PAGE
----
Hello and welcome to the unofficial Brian De Palma website.
Here is the latest news:
a la Mod:
Forty years ago, visionary filmmaker Brian De Palma helmed the ultimate coming-of-age horror film with Stephen King’s CARRIE, a story both celebrated and revered by cinephiles and ultimate horror fans alike. To celebrate this landmark anniversary of the movie, non-profit cancer support center weSPARK and Theatre at The Ace Hotel, along with home entertainment brand SCREAM FACTORY, will mount a once-in-a-lifetime cast and crew reunion and screening of the brand-new restoration of the film, paired with a 1970s prom-themed party, at the historic Ace Theater in Downtown Los Angeles on Friday, October 14, 2016.
The star-studded cast and crew reunion is set to include Carrie stars Academy Award-nominated Piper Laurie (The Hustler), Nancy Allen (Dressed to Kill, RoboCop), William Katt (“The Greatest American Hero”), P.J. Soles (Halloween), Academy Award-winning editor Paul Hirsch (Star Wars: Episode IV), and casting director Harriett B. Helberg (The Jazz Singer). The cast will participate in a live Q&A moderated by Bryan Fuller (the creative genius behind NBC’s “Hannibal,” ABC’s “Pushing Daisies” and the upcoming Starz series “American Gods”).
In an effort to raise critical funds for weSPARK Cancer Support Center, of which Carrie’s Nancy Allen is Executive Director, the event will see the Ace Theater transformed with prom-themed decor, during which attendees are encouraged to dress in their best 1970s formal attire or favorite character from the film for an opportunity to pose for a photo in a special photo booth and win a Best Dressed “Carrie” character costume contest.
“I want a recount! I can’t believe Carrie is celebrating its 40th Anniversary! This movie changed my career much like weSPARK has changed my life, and to bring these two worlds together for good only adds to the specialness of this celebration.” – Nancy Allen, Carrie’s Chris Hargensen
Tickets to the star-studded screening and Q&A will start at $25, with higher ticket tiers to include Scream Factory’s brand new 2-disc Carrie (Collector’s Edition) Blu-ray release with nearly 3 hours of bonus material, a specially commissioned original poster from a local artist, access to a private VIP pre-reception, and opportunities for photos with cast and crew.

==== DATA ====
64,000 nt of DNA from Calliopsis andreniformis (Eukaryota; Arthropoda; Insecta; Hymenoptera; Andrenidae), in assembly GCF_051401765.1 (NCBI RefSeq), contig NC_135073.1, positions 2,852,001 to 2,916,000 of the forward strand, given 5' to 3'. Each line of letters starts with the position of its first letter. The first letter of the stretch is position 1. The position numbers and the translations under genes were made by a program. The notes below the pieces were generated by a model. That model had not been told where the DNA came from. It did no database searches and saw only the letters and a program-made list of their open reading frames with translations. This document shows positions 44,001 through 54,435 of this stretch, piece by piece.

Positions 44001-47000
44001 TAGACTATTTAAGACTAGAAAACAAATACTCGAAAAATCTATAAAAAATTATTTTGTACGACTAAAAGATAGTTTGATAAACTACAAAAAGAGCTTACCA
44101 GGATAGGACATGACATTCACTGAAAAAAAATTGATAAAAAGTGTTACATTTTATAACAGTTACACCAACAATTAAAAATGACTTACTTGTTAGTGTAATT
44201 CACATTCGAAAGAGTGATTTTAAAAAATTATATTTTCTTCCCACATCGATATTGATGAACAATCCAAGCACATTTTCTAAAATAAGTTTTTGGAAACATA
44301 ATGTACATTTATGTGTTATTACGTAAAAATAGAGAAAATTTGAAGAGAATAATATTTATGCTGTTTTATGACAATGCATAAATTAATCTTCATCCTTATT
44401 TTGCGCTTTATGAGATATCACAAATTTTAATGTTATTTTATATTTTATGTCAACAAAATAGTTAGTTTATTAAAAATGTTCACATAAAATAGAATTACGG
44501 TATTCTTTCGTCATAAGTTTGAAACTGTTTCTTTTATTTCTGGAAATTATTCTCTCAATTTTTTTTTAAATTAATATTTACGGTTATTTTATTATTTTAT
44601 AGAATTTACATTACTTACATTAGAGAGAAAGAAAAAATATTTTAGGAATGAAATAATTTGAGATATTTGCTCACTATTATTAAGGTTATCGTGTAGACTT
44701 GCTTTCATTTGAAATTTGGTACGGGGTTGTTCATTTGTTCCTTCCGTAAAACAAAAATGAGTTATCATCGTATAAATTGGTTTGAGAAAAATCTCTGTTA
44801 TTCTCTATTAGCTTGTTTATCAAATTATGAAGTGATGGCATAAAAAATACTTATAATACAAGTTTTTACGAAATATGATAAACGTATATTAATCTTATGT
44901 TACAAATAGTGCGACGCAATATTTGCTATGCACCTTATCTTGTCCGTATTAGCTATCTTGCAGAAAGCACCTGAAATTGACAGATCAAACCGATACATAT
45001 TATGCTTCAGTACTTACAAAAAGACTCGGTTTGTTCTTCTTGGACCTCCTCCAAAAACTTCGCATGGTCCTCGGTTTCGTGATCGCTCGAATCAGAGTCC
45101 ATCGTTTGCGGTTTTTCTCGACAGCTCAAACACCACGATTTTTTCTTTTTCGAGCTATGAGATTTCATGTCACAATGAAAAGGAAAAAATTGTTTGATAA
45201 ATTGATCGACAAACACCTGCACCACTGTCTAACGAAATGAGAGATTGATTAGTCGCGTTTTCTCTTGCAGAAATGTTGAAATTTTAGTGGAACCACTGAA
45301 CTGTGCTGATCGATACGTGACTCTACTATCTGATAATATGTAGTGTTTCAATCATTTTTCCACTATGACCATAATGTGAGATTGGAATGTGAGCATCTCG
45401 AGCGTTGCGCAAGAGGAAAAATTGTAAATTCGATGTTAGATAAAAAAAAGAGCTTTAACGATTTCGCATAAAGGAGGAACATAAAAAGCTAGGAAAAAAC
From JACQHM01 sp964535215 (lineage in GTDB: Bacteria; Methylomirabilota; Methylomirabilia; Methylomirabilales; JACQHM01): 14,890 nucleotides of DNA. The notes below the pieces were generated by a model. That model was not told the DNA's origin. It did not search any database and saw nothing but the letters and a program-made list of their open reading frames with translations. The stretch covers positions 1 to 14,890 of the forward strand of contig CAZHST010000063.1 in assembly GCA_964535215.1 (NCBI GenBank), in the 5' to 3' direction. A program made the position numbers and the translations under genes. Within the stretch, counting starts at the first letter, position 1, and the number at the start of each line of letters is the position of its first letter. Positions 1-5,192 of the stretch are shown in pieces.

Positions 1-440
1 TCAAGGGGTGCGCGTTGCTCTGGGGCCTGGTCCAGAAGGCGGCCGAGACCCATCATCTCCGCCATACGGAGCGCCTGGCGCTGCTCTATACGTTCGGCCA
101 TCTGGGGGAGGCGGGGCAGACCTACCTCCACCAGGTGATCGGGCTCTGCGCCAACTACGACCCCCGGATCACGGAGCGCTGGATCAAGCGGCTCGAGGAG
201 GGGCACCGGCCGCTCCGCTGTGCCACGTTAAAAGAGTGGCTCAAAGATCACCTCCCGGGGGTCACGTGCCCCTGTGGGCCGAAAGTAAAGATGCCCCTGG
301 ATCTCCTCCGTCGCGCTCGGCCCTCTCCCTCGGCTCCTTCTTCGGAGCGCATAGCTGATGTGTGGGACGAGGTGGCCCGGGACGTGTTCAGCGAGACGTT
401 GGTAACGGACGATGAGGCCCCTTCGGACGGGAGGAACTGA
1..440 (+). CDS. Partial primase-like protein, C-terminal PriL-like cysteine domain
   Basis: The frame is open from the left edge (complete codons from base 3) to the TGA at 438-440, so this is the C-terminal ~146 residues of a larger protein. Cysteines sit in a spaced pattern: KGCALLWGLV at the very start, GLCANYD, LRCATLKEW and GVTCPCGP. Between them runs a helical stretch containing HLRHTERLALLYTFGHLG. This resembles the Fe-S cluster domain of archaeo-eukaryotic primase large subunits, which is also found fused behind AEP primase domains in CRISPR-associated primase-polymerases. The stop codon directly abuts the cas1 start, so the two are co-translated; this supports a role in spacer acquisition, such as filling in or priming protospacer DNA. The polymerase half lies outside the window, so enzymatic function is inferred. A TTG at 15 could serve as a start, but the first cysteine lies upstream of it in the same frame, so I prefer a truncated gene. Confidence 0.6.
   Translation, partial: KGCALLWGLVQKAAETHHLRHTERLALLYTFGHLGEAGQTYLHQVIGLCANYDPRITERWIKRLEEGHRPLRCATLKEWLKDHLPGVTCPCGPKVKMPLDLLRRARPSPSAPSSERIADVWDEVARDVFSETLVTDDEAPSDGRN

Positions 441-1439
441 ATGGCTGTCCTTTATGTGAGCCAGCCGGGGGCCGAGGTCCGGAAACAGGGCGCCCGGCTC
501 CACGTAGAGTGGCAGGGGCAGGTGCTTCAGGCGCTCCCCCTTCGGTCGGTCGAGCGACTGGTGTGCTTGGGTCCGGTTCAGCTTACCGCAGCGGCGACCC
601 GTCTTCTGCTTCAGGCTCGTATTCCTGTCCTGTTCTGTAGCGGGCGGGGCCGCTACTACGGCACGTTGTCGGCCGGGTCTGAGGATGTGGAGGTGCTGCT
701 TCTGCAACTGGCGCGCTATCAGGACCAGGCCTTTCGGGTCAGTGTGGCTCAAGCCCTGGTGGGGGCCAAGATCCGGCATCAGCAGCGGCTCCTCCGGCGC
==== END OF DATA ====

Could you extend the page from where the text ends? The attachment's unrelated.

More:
$25 – General Admission including Prom-Themed After Party
$75 – Preferred Seating + Exclusive Carrie Poster + New Scream Factory Blu Ray + Photo Op including Prom Themed After-Party (Limited availability)
$125 –VIP seating + Exclusive Carrie Poster & Blu-ray + Photo Op with cast/crew including After-Party + Private Pre-Party (Limited availability)
All proceeds will directly benefit weSPARK’s cancer support programs.
While his birthday often falls in the middle of the festival – he’ll be 76 on Sept. 11 – he brushed off the idea that going to the festival is some kind of present to himself. Like pretty much everyone else at TIFF, De Palma is there for the movies. “I think it’s the best festival,” De Palma says over the phone from his home in East Hampton, “organized in order to see the most new and exciting films from all over the world, in the shortest possible time.”
It’s not uncommon to find De Palma slumped in a seat at the Scotiabank Cineplex, nodding through some Québécois indie-thriller or bolting for exits as soon as things get boring. “If I didn’t think the film was progressing in a way I thought was interesting,” he explains, “I just walk out and go to another one. Some days, I could see five or six films.”
This year, De Palma won’t be afforded the luxury of skedaddling for the lobby if a film doesn’t grab him in its opening reel. For TIFF 2016, he has been tapped to head the Platform jury, which awards $25,000 to the director of a film that, per TIFF’s press release, exhibits “high artistic merit.” Platform, which launched just last year, is billed as a programme that champions “directors’ cinema.” As a filmmaker known for his decadent, borderline-rococo high style – those split screens, the long takes, the resplendent, almost oozy, lensing of violence and obsession – De Palma seems like an ideal fit to lead the jury.
And as someone who’s been coming to TIFF since the early 1980s, back when it was still called “The Festival of Festivals,” De Palma also has an eye for emerging, independent talent. He distinctly remembers being “quite struck” by Run Lola Run when he saw it at TIFF in 1998, before it became a breakout, art-house hit. “I never went to the red carpet screenings unless a friend had a film in it,” he says. “I always went to see the ones that would probably never get distribution – not these big red carpet specials. I’m always more interested in things that are out of left field.”